The two keynote speeches at this year's BYU Computerized Family History Conference gave attendees the unique opportunity of seeing two of Ancestry.com's CEOs side by side. Paul Allen was Ancestry's first CEO and Tim Sullivan is the current CEO of Ancestry's parent company, the Generations Network (TGN).
Paul Allen began by pointing out the fallacy that genealogy is second only to pornography in Internet usage. "We’re lucky if genealogy is in the top 50," said Allen. "We haven’t even scratched the surface of getting more people involved."
Allen presented an interesting retrospective on his history, the establishment of Ancestry.com, and what he has done since, including current projects, www.worldvitalrecords.com/ and FamilyLink.com. (For a similar recitation, watch Allen's Entrepreneur Lecture last fall at BYU.) Until just recently Ancestry and FamilySearch were the only organizations investing in this market. World Vital Records recently hit 1 billion names online and have another billion in the pipeline. "I'm happy to be back," said Allen.
"FamilySearch Indexing is the most positive disruption in the genealogy industry," said Allen. While he went on to explain that disruption was something that provided increased value at decreased cost, no doubt Allen is well versed in Harvard Business School's Clayton M. Christensen and his ideas around disruptive technologies.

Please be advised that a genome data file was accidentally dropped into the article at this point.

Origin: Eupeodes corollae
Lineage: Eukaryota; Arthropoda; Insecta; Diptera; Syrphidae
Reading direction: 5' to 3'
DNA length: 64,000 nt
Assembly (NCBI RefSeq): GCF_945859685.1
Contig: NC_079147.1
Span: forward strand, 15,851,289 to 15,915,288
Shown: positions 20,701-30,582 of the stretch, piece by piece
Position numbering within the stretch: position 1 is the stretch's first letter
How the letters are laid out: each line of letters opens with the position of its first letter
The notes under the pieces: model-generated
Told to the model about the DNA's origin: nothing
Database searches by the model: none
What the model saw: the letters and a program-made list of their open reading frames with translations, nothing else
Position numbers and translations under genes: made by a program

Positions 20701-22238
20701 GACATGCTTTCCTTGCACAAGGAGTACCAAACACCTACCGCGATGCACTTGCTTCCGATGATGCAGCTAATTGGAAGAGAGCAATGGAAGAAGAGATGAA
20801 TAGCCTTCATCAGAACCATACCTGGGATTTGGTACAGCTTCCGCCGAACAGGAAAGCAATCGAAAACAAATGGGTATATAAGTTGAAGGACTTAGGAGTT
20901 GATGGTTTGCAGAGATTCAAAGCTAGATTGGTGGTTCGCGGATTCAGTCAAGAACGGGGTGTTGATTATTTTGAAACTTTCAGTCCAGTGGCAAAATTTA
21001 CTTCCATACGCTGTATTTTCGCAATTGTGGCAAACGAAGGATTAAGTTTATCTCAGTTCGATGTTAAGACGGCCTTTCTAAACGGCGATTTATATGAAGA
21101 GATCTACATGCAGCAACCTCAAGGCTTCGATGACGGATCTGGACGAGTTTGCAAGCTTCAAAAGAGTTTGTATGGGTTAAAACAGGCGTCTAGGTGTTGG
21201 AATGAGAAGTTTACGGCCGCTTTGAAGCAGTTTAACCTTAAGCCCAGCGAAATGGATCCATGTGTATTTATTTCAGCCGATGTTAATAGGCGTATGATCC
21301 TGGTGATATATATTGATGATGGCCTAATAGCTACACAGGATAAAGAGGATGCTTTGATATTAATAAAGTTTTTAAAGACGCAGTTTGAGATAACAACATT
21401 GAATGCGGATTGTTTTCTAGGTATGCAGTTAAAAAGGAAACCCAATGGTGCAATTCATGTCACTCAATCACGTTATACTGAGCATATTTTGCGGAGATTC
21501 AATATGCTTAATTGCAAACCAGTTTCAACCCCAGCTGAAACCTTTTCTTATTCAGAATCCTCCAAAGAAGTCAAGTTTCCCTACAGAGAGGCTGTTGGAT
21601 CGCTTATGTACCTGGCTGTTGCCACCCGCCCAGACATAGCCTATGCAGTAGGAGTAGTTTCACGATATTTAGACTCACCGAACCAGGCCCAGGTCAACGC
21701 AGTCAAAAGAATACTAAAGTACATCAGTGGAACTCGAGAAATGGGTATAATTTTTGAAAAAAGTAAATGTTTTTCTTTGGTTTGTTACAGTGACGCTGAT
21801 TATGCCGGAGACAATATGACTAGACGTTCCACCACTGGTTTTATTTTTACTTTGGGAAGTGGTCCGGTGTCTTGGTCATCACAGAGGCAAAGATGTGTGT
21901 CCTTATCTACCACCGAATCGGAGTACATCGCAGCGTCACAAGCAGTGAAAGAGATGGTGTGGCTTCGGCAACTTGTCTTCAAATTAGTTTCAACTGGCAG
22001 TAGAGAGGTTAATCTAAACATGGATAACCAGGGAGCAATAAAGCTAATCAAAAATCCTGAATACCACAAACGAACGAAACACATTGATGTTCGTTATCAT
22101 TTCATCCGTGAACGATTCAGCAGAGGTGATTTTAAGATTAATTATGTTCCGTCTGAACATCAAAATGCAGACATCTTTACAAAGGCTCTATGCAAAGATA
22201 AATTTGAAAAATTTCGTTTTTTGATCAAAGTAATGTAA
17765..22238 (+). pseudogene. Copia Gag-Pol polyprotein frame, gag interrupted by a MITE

Allen mentioned four problems that need to be addressed to allow genealogy to be more widely adopted. Genealogy is too expensive. It takes too much time to do. It needs to be easier. And it’s not fun enough for young people.
"Social networking is the biggest key to extending the reach of genealogy beyond those currently doing it," Allen said. "Let's share really cool stories and pictures." We can get millions more interested in family history.
Very few people attended Tim Sullivan's key note, but those that did were treated to an unprecedented look inside the Generations Network (TGN), according to session host, Kory Meyerink.
"How do commercial players advance genealogy?" asked Sullivan rhetorically. "Very simply; by spending lots of money." Sullivan said TGN invests over $100 million a year providing services and growing the number of people involved in genealogy.
Commercial players help get original records digitized and online according to Sullivan. At current rates, it will take over 2,000 years to digitize all of NARA's holdings. (The New York Times) Records throughout the world are perishing. In the past 10 years TGN has spent, not counting indirect costs, almost $70 million acquiring, imaging and indexing content and continues to spend over $10 million annually.
Sullivan said that TGN will spend over $40 million in 2008 around the world trying to get more people involved in genealogy. More people not only means more revenues for commercial companies, it means more collaboration, more user-uploaded content and more indexing volunteers.
Anticipating the question, Sullivan pledged to keep RootsWeb free despite inclusion of ancestry.com in RootsWeb's domain name.
Asked about full availability of Ancestry in Family History Centers (FHCs), Sullivan noted availability in the regional FHCs and acknowledged ongoing discussions. "I hope we can get it available again."
"We think what FamilySearch has done is fantastic," Sullivan said in response to a question about his company's recent volunteer indexing announcement. He didn't add any details beyond those in the short announcement.